In a 2009 national survey of 351 OB/GYNs, 77% reported that some of their patients had been declined dental services due to pregnancy.1 Additionally, many medical care providers fail to or are unable to accurately check pregnant patients for dental problems and refer them for dental care. At least 40% of pregnant women experience some form of periodontal disease, including gingivitis, periodontitis, or pyogenic granuloma (“pregnancy tumor”).1-3 Additionally, increased carbohydrate consumption and acid exposure secondary to pregnancy related “morning sickness” can increase patients’ susceptibility to dental caries.

It is currently the recommendation of the National Maternal and Child Health Resource center at Georgetown University that pregnant patients or those seeking to become pregnant who have not seen a dentist in at least six months should be referred for dental care4 and the American College of Obstetricians and Gynecologists began advising OB/GYNs to check patients for oral health issues at their first prenatal visit and make the appropriate referrals.4 Furthermore, routine dental care such as dental cleanings and the administration of local anesthetic medication during pregnancy have not been shown to change rates of miscarriage or birth defects.4,5 Dental radiographs are also safe, although it has been suggested they should be limited for use in a dental emergency or if there is a need to diagnose a dental problem and the patient should be appropriately protected with a lead drape.4,5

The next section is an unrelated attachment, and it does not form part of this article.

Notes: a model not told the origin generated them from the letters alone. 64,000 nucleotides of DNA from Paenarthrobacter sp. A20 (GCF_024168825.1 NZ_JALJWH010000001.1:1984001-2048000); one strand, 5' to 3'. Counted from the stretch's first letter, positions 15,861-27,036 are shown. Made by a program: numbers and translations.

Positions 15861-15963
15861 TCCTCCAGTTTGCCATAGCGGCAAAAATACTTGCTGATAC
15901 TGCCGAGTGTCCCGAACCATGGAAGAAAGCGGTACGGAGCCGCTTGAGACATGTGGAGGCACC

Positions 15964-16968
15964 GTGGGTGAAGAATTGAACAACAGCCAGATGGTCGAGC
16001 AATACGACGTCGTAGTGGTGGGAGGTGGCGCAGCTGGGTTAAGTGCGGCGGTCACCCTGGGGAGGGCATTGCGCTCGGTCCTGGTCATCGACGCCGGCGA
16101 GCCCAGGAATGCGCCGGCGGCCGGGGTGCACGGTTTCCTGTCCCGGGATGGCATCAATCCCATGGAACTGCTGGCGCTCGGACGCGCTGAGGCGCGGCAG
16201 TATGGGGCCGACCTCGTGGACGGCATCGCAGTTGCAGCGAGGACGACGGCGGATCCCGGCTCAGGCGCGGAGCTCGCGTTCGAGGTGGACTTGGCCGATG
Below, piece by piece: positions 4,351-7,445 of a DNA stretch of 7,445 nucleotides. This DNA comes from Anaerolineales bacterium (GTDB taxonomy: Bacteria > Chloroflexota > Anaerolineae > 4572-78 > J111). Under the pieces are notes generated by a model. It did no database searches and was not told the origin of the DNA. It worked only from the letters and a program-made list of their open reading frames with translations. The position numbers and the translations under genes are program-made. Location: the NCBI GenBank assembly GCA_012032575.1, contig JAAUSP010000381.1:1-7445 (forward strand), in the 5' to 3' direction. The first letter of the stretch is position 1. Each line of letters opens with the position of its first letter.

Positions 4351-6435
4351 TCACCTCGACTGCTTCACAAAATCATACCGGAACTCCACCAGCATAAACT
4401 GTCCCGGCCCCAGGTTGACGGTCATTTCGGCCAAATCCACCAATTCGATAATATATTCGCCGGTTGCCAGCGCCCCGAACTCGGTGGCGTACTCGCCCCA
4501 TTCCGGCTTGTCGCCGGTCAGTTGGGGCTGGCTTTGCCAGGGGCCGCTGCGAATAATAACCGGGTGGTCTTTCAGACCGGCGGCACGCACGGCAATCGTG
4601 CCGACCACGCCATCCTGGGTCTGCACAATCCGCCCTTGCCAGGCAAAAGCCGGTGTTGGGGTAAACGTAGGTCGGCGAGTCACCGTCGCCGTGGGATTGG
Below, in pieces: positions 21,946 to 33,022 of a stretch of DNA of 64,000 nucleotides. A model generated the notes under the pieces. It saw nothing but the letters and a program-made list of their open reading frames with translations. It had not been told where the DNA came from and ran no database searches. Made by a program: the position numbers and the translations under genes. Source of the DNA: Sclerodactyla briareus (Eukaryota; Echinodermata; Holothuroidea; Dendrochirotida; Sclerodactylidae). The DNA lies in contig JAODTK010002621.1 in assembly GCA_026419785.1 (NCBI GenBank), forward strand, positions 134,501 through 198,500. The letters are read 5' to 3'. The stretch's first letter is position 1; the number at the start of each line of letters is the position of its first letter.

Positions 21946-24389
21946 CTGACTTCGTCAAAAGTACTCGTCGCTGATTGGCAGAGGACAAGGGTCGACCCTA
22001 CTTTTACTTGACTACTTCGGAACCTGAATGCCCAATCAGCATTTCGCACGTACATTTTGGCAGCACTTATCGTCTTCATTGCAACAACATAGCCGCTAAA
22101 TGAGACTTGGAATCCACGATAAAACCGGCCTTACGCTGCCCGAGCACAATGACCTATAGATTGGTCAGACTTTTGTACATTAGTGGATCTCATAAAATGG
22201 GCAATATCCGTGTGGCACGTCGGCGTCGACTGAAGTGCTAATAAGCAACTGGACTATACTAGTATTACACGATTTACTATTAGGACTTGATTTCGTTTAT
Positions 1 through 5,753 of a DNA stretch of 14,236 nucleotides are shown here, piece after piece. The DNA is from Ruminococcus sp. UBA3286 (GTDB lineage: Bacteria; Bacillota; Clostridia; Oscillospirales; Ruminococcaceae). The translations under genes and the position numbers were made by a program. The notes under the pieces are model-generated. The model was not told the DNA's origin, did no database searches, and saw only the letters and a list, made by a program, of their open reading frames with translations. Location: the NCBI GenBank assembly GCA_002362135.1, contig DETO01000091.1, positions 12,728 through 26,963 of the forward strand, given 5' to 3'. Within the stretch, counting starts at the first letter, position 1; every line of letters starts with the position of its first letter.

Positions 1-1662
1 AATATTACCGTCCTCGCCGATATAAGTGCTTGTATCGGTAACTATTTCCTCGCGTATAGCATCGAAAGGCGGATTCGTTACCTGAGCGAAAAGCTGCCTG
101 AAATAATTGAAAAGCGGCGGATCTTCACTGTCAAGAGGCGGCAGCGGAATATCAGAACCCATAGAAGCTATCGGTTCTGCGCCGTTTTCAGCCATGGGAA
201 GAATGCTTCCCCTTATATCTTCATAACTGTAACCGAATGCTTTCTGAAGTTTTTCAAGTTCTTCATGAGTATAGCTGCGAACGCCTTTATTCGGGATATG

This course seeks to discuss the high incidence and etiologies of periodontal diseases during pregnancy and to enable dental practitioners to better identify disease and promote optimal oral health in patients before and during pregnancy.